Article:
If Republicans Bet Against Vaccines for Children, Their Schools Will Lose
For millions of parents anxiously awaiting approval of a COVID vaccine for their 5-to-11-year-old children, the wait is over. Last week’s CDC approval of this tremendous scientific achievement for young children can make their families and communities safer and prevent additional disease and death. For schools — the only institutions where vaccine-ineligible people still congregate each day — it could return some approximation of pre-pandemic normalcy much sooner. Ultimately, however, those benefits don’t come from a vaccine approval, but from actual vaccinations. Resistance to getting shots in children’s arms likely won’t come from the parents who have anxiously awaited this vaccine approval, but from the vaccine-hesitant parents. Those parents are overwhelmingly Republicans.
AEI’s August American Perspectives Survey showed 40 percent of parents were ready to vaccinate their 5-to-11-year-old children as soon as the vaccine was authorized. At that time, 63 percent of Democrats were prepared to do so, compared to just 20 percent of Republican parents.
There was an even starker partisan divide among parents strongly opposed to getting their children vaccinated. Just 9 percent of parents who identified as Democrats said they would not get their child vaccinated, compared to 45 percent of Republican parents. Very similar gaps were evident among parents who lean Republican and lean Democrat but do not identify as such.
These personal vaccination decisions are a collective challenge for schools. According to former FDA director and AEI senior fellow Scott Gottlieb, once about 50% of kids are vaccinated, communities should see significant reductions in COVID spread. That makes for pretty simple math suggesting that schools in heavily Democrat areas will see reduced spread much sooner than those with larger shares of Republican parents.
A relatively small share of Republican parents, about 1-in-10, planned to get their children vaccinated if schools required them to. That’s a small fraction, but a meaningful one when just 2-in-10 will get their children vaccinated right away. Unfortunately, the partisan divide on vaccines also extends to views on schools’ vaccine requirements, adding an institutional layer atop these individual attitudes.
Overall, small minorities of both Democrats and Republicans opposed school requirements for routine childhood vaccinations in August, though Republican opposition was noticeably weaker. Opposition to COVID vaccine requirements in public schools was far greater, mostly among Republicans. Fully 45 percent of Republicans strongly opposed public schools requiring eligible students to be vaccinated for COVID, with another 15 percent somewhat opposed. Among Democrats, 5 percent strongly opposed the same requirements, and 9 percent were somewhat opposed. While one can argue about whether opinion drives policy or policy drives opinion in this instance, the upshot is that in the same. In heavily Republican school districts where fewer families will get kids vaccinated quickly, school vaccine requirements are unlikely and won’t push this important group of families on the margin.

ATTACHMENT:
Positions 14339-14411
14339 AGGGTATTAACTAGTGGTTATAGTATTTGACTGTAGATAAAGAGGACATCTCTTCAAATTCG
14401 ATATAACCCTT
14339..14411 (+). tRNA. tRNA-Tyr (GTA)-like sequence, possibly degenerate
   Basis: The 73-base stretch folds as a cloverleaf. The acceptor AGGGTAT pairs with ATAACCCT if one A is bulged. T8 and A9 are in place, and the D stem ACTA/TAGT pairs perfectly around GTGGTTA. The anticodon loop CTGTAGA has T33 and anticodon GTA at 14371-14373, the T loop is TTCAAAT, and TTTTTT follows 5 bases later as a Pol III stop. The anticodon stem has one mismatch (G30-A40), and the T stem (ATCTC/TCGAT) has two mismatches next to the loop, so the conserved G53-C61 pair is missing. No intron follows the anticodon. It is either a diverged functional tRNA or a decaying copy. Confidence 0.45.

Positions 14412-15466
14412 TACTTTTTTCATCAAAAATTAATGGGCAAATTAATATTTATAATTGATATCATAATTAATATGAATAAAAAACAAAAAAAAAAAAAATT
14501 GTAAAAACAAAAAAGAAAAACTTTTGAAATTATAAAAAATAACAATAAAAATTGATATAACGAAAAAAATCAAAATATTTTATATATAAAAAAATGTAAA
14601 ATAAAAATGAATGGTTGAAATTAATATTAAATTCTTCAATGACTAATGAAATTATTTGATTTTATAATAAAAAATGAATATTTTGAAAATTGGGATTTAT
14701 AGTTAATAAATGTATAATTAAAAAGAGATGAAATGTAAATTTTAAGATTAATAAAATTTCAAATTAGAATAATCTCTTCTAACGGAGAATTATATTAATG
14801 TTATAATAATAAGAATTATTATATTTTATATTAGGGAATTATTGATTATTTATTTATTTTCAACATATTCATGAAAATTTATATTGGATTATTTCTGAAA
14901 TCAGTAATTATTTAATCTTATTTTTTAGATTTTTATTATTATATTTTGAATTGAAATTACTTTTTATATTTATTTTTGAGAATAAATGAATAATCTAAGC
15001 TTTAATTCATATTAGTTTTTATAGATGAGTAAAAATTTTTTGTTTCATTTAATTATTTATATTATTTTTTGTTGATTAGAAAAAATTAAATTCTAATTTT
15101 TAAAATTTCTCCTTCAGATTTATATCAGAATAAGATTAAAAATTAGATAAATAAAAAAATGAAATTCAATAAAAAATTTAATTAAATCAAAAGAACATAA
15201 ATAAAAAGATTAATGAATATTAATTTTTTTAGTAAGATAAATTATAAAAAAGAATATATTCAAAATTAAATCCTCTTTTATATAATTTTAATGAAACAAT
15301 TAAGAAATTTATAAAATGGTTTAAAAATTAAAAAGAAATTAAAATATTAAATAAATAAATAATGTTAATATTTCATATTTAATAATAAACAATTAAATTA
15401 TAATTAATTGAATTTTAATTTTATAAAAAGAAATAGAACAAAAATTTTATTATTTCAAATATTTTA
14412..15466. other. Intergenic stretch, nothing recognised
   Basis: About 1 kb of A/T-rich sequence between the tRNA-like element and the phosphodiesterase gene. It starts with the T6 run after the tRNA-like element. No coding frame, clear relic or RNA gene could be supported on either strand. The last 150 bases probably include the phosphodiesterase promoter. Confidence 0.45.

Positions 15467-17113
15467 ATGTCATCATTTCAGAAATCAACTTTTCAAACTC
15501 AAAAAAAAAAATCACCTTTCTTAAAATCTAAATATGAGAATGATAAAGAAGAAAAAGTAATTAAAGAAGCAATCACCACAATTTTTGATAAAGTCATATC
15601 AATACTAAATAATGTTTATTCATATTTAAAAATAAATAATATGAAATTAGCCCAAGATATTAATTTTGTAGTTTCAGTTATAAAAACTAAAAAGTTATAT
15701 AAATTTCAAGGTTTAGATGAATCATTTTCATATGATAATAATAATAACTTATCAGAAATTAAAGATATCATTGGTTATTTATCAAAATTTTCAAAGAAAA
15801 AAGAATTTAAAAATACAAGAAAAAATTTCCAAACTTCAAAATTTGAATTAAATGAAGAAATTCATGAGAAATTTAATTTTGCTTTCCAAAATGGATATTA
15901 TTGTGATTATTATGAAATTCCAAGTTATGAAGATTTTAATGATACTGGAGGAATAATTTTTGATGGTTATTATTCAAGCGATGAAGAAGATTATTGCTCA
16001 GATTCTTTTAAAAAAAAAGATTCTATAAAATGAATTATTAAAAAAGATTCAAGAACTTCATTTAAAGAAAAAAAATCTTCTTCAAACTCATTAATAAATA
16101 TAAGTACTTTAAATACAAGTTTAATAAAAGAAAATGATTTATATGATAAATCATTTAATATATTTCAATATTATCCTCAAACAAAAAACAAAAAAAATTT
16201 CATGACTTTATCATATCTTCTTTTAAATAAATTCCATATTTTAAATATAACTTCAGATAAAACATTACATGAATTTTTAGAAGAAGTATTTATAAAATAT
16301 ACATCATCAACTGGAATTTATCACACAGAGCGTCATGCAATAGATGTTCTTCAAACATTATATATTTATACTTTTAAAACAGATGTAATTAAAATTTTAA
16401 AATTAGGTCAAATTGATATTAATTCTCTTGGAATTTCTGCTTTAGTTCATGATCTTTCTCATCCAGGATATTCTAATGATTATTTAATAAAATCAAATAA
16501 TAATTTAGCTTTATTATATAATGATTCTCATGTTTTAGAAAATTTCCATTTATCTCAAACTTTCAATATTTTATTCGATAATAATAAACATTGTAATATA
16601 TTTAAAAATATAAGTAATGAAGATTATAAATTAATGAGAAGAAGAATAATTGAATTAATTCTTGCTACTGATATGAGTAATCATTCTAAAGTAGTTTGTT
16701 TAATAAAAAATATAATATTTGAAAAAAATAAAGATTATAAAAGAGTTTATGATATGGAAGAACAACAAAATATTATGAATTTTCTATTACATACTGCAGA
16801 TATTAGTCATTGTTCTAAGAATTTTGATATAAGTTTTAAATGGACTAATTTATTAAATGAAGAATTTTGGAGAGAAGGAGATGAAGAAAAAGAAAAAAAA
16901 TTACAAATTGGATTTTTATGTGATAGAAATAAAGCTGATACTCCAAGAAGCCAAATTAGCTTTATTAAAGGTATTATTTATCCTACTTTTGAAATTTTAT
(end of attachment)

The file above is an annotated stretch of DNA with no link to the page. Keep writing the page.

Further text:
The good news since August, that COVID case rates have fallen to half of their recent peaks, is a silver cloud with a dark lining for childhood COVID vaccination rates. The opinions above were captured when case rates were soaring, particularly in red states. Now, vaccine authorization arrives after case rates have fallen precipitously, and, as the perceived COVID threat has receded, so have percentages of parents planning to get their children vaccinated as soon as authorization arrived. Given that recent COVID declines are more pronounced in red states, especially those where cases spiked in August, the slide in vaccine urgency is likely bigger among Republican families.
These marked opinion gaps concerning COVID vaccines will likely translate into gaps in schools’ vaccination rates and the downstream benefits of safer communities and smoother school operations. To be clear, I believe vaccines will benefit children and families and help make schools safer and school operations smoother during the remainder of a pandemic that – with case rates plateauing around the pandemic average—is not yet over. However confident I may be on that score, there are legitimate concerns about injecting a vaccine with a limited track record into your own children. It’s a bet with real uncertainties and serious stakes.
Last school year, Republican’s collective bets about keeping schools open during the pandemic paid off, allowing far more students in red states and school districts the in-person options that today are common across the nation. The current bet is whether vaccinations will provide meaningful protections for students and limit COVID spread in schools, and this time the stakes are not how to best endure the pandemic, but how quickly localities will get past it. This school year, if Republicans disproportionately bet against vaccinations for school-aged children as much as polls predict, their students and schools are the ones likely to lose.
Nat Malkus is a senior fellow and deputy director of education policy studies at the American Enterprise Institute.